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Quote: Northwest Airlines provided information on millions of passengers for a secret U.S. government air security project soon after the Sept. 11th terrorist attacks, raising fresh concerns among some privacy advocates about the airlines' use of confidential consumer data.
The nation's fourth-largest carrier publicly asserted in September that it "did not provide that type of information to anyone." But Northwest acknowledged Friday it had already turned over three months of reservation data to the National Aeronautics and Space Administration's Ames Research Center by that point.
Northwest is the second carrier to have been identified as secretly passing travelers' records to the government. The airline industry has publicly said it would not cooperate in development of a new government computer passenger screening program because of concerns the project would infringe on customer privacy. But the participation of two airlines in separate programs underscores the industry's clandestine role in government security initiatives.
In September, JetBlue admitted that it turned over passenger records to a defense contractor and apologized to its customers for doing so. Northwest said in a statement Friday that it participated in the NASA program after the 2001 terrorist attacks to assist the government's search for technology to improve aviation security. "Northwest Airlines had a duty and an obligation to cooperate with the federal government for national security reasons," the airline said.
The carrier declined to say how many passengers' records were shared with NASA from the period offered, October to December 2001. More than 10.9 million passengers traveled on Northwest flights during that time, according to the Department of Transportation.
NASA documents show that NASA kept Northwest's so-called "passenger name records" until September 2003. Such records typically include passenger credit card numbers, addresses and telephone numbers.
NASA said it used the information to investigate whether "data mining" of the records could improve threat assessments of passengers, according to the agency's written responses to questions. At the time the agency also was exploring other possible projects aimed at improving air security, it said. NASA said no other airlines were involved in the project and that it did not share its data with other parties. The agency said it did not pay for the data.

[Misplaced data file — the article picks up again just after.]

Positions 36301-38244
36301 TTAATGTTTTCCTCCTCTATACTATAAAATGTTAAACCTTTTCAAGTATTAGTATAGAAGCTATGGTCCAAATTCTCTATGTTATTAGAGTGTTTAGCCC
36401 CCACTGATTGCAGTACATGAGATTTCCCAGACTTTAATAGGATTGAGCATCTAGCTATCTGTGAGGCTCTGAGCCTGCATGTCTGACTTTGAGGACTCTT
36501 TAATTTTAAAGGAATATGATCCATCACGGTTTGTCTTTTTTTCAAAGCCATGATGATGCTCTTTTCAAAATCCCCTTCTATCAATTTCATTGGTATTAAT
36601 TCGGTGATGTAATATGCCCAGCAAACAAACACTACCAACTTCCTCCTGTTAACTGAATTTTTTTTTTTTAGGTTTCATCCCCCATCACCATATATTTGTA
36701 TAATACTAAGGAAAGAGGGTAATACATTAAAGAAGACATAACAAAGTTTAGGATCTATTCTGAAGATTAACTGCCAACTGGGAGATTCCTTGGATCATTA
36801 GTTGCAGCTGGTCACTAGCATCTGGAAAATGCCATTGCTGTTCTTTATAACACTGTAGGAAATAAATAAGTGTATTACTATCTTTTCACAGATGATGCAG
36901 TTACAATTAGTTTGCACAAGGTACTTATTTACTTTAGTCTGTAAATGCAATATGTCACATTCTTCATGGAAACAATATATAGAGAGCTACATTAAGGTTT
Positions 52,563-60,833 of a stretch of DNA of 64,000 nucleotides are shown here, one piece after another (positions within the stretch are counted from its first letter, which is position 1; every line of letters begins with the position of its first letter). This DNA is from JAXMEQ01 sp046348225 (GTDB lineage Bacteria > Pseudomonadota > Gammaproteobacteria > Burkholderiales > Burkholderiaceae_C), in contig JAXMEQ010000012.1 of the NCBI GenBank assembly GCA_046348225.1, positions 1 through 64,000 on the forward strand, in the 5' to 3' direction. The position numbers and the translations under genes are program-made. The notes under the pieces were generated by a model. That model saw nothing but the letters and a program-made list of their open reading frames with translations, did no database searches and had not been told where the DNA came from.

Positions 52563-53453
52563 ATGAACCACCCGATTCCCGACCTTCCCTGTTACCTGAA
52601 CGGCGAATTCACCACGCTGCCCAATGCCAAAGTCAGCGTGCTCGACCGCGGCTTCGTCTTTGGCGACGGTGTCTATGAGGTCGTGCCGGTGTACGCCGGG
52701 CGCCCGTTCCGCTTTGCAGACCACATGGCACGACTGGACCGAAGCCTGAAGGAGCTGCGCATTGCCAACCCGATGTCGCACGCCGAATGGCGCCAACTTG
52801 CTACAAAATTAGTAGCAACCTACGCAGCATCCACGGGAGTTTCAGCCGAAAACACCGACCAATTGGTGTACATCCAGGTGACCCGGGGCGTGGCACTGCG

The carrier tells passengers visiting its Web site that "when you reserve or purchase travel services through Northwest Airlines nwa.com Reservations, we provide only the relevant information required by the car rental agency, hotel, or other involved third party to ensure the successful fulfillment of your travel arrangements."
The Northwest and NASA documents were released in response to a Freedom of Information Act request filed by the Electronic Privacy Information Center, a non-profit organization that advocates privacy rights and open government. The organization, which provided the documents to the Washington Post, said it plans to take legal action this week in an effort to force the government to disclose more information about NASA's secret security project and to investigate the airline's actions.
"We strongly believe aviation security programs should be developed publicly," said David L. Sobel, general counsel for the Electronic Privacy group. "While the airline in this case might have thought the action appropriate, the public at large sees it as a serious violation of personal privacy."
Northwest's data sharing might also have implications in Europe, where European Union officials have balked at providing European passenger data to the TSA as part of the agency's computer passenger screening program, known as CAPPS II. The European Union has said that turning over passenger records to TSA for the CAPPS II program would violate EU privacy laws.